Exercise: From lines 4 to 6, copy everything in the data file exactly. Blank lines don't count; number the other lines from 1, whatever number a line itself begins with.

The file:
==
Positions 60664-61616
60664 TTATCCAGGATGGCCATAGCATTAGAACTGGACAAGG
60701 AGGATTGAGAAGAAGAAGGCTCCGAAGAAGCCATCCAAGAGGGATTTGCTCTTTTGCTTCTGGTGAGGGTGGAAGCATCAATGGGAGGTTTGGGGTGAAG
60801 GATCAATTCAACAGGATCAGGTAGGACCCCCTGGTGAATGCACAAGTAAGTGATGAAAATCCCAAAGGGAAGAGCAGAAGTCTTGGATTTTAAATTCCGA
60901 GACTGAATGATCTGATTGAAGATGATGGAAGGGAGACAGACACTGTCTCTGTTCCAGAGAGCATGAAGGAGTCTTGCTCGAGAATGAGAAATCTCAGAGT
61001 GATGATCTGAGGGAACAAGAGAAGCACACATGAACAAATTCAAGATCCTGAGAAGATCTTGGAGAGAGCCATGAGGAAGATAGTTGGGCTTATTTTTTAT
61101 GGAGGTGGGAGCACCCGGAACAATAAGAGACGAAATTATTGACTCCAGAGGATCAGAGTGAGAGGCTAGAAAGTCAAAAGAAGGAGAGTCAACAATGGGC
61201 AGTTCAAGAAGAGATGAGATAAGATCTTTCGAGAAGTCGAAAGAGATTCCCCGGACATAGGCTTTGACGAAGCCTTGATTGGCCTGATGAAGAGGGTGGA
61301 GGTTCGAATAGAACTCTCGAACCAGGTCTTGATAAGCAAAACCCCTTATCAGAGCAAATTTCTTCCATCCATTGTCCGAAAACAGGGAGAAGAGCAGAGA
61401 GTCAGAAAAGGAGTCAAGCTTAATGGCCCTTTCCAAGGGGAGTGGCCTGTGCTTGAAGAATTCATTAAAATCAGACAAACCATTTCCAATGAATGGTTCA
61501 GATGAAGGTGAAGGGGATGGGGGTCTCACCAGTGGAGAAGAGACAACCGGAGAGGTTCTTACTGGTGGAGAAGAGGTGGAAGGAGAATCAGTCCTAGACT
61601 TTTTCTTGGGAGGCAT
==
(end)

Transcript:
60801 GATCAATTCAACAGGATCAGGTAGGACCCCCTGGTGAATGCACAAGTAAGTGATGAAAATCCCAAAGGGAAGAGCAGAAGTCTTGGATTTTAAATTCCGA
60901 GACTGAATGATCTGATTGAAGATGATGGAAGGGAGACAGACACTGTCTCTGTTCCAGAGAGCATGAAGGAGTCTTGCTCGAGAATGAGAAATCTCAGAGT
61001 GATGATCTGAGGGAACAAGAGAAGCACACATGAACAAATTCAAGATCCTGAGAAGATCTTGGAGAGAGCCATGAGGAAGATAGTTGGGCTTATTTTTTAT